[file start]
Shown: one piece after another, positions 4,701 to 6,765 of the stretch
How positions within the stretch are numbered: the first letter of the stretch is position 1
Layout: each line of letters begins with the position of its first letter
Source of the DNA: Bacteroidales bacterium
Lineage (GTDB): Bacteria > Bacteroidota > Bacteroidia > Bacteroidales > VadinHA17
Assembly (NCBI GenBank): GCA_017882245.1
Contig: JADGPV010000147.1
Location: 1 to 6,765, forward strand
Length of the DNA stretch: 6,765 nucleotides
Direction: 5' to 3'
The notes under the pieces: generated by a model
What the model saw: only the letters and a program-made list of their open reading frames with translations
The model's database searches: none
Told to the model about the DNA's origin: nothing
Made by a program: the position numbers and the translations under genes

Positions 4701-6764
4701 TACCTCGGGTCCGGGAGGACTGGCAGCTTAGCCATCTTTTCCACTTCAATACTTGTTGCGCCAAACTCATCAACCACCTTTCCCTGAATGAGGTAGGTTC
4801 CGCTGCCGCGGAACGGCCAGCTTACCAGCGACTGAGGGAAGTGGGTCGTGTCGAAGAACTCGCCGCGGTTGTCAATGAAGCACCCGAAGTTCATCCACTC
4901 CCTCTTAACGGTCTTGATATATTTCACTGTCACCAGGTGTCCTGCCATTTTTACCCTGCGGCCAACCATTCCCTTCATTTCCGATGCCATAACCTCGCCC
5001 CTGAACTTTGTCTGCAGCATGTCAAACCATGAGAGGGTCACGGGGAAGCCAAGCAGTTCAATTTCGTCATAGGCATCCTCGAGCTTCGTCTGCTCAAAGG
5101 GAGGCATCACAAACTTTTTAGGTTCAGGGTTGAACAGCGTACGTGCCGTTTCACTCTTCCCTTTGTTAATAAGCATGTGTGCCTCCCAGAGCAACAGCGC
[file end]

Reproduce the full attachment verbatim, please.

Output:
Shown: one piece after another, positions 4,701 to 6,765 of the stretch
How positions within the stretch are numbered: the first letter of the stretch is position 1
Layout: each line of letters begins with the position of its first letter
Source of the DNA: Bacteroidales bacterium
Lineage (GTDB): Bacteria > Bacteroidota > Bacteroidia > Bacteroidales > VadinHA17
Assembly (NCBI GenBank): GCA_017882245.1
Contig: JADGPV010000147.1
Location: 1 to 6,765, forward strand
Length of the DNA stretch: 6,765 nucleotides
Direction: 5' to 3'
The notes under the pieces: generated by a model
What the model saw: only the letters and a program-made list of their open reading frames with translations
The model's database searches: none
Told to the model about the DNA's origin: nothing
Made by a program: the position numbers and the translations under genes

Positions 4701-6764
4701 TACCTCGGGTCCGGGAGGACTGGCAGCTTAGCCATCTTTTCCACTTCAATACTTGTTGCGCCAAACTCATCAACCACCTTTCCCTGAATGAGGTAGGTTC
4801 CGCTGCCGCGGAACGGCCAGCTTACCAGCGACTGAGGGAAGTGGGTCGTGTCGAAGAACTCGCCGCGGTTGTCAATGAAGCACCCGAAGTTCATCCACTC
4901 CCTCTTAACGGTCTTGATATATTTCACTGTCACCAGGTGTCCTGCCATTTTTACCCTGCGGCCAACCATTCCCTTCATTTCCGATGCCATAACCTCGCCC
5001 CTGAACTTTGTCTGCAGCATGTCAAACCATGAGAGGGTCACGGGGAAGCCAAGCAGTTCAATTTCGTCATAGGCATCCTCGAGCTTCGTCTGCTCAAAGG
5101 GAGGCATCACAAACTTTTTAGGTTCAGGGTTGAACAGCGTACGTGCCGTTTCACTCTTCCCTTTGTTAATAAGCATGTGTGCCTCCCAGAGCAACAGCGC